CHICAGO — A federal indictment unsealed this week charges ten alleged members of the LAFA street gang with participating in a criminal organization that murdered its rivals and violently protected its drug-dealing territories on the South Side of Chicago.
Law enforcement uncovered the criminal activity through an investigation conducted by the Organized Crime Drug Enforcement Task Force (OCDETF). Drug or firearm charges were originally filed in related cases against eleven individuals, including a woman and two of her sons. The superseding indictment unsealed this week adds new defendants and alleges numerous acts of violence, including four murders and 13 attempted murders. The new charges include racketeering conspiracy against ten of the defendants.
Arrests were carried out this week in Illinois, Indiana, and Minnesota. One defendant was arraigned this week in federal court in Chicago, while arraignment dates for the others have not yet been scheduled.
During the course of the multi-year probe, law enforcement seized 34 firearms, a machete and sheath, approximately a kilogram of cocaine, 78 pounds of marijuana, more than $190,000 in suspected illicit cash proceeds, designer clothing appraised at more than $300,000, Rolex watches, and numerous pieces of diamond jewelry, including two necklaces that had attached to them 14-carat gold pendants with the initials “LAFA” written in diamonds.
The superseding indictment was announced by John R. Lausch, Jr., United States Attorney for the Northern District of Illinois; Emmerson Buie, Jr., Special Agent-in-Charge of the Chicago office of the FBI; and Charlie Beck, interim Superintendent of the Chicago Police Department. Substantial assistance was provided by U.S. Attorney’s Offices in the Districts of Northern Indiana and Minnesota; Cook County State’s Attorney’s Office; U.S. Bureau of Alcohol, Tobacco, Firearms, and Explosives; IRS Criminal Investigation Division in Chicago; Illinois State Police; Cook County Sheriff’s Office; police departments in Orland Park, Evergreen Park, Bolingbrook and Joliet; Minnesota-based Lake Superior Drug and Violent Crimes Task Force; Duluth, Minn., Police Department; St. Louis County, Minn., State’s Attorney’s Office; and FBI offices in Minneapolis, Minn., and Indianapolis, Ind. Assistant U.S. Attorneys Sheri Wong, Ankur Srivastava and Paul Mower represent the government.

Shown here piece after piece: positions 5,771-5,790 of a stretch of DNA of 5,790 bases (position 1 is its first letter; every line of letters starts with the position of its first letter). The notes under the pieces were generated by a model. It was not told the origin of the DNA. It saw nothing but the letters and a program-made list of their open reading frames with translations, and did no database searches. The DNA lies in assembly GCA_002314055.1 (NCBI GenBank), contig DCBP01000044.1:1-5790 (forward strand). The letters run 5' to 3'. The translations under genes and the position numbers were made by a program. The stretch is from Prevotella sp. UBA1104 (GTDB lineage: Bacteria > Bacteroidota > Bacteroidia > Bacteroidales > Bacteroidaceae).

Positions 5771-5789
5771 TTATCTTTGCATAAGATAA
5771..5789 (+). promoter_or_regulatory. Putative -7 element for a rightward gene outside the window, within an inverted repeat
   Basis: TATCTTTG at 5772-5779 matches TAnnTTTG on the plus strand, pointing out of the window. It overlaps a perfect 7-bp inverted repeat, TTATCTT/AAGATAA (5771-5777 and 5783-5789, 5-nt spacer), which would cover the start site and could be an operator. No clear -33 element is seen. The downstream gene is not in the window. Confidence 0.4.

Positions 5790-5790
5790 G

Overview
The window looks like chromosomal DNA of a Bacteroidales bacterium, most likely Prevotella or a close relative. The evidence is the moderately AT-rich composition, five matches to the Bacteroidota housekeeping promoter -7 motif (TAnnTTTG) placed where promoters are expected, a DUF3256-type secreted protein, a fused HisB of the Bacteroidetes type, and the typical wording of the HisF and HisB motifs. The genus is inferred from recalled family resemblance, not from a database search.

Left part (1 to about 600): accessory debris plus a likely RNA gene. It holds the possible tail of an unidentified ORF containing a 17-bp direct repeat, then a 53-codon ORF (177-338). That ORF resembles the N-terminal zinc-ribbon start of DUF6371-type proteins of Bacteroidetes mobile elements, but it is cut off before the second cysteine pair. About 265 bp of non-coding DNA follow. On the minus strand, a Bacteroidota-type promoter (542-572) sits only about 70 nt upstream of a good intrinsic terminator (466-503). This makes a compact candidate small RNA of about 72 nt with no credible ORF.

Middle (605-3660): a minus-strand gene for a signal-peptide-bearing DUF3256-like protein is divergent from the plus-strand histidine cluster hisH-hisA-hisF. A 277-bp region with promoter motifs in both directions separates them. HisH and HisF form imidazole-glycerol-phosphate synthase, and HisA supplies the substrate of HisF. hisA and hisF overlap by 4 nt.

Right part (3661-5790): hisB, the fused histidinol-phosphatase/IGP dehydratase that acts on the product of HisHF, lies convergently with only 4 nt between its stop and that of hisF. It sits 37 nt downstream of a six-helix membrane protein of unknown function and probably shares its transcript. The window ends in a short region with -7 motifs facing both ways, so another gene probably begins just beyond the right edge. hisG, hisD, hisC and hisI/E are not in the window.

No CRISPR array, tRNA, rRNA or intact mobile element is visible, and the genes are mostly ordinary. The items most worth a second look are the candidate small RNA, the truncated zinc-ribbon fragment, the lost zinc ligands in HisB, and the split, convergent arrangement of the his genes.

“These RICO charges are the result of many federal, state, and local law enforcement partners working together to hold violent Chicago gang members accountable for various acts involving murder, attempted murder, witness intimidation, and drug trafficking, and for committing certain firearm offenses,” said U.S. Attorney Lausch. “Our common mission is clear: we want to keep the people of Chicago and our other communities safe.”
"These charges reflect an outstanding show of teamwork by our law enforcement and prosecutorial partners at all levels,” said Special Agent-in-Charge Buie. “We will continue to work tirelessly to remove illegal drugs, weapons, and other ill-gotten gains from our streets and ensure that our communities remain safe for all."
The superseding indictment alleges that LAFA members trafficked illicit drugs, including marijuana, cocaine, cocaine base, heroin, methamphetamine, and MDMA, in Chicago and Duluth, Minn. LAFA members allegedly stole vehicles for use in the affairs of the enterprise, and violently retaliated against rivals, former members, victims, and witnesses to prevent cooperation with law enforcement.
The charges accuse five alleged LAFA members of committing murder in furtherance of the gang’s activities:
Asad, Lane, Easter, Jones and three other defendants – CAREY HINTON, 27, of Chicago, TONY PARKER, 25, of Chicago, and QUENTIN LUCIOUS, 29, of Chicago – are charged with committing attempted murders on behalf of the gang.
Several firearm offenses are also charged in the indictment, as are multiple counts of witness intimidation.
The investigation was conducted under the OCDETF program, a partnership between federal, state and local law enforcement agencies. The principal mission of OCDETF is to identify, disrupt and dismantle the most serious drug trafficking, weapons trafficking, and money laundering organizations.
The public is reminded that an indictment contains only charges and is not evidence of guilt. The defendants are presumed innocent and entitled to a fair trial at which the government has the burden of proving guilt beyond a reasonable doubt.
Racketeering conspiracy generally carries a maximum sentence of 20 years in prison, but a life sentence is possible for certain underlying racketeering activities, including certain murders and attempted murders charged in the indictment. If convicted, the Court must impose a reasonable sentence under federal sentencing statutes and the advisory United States Sentencing Guidelines.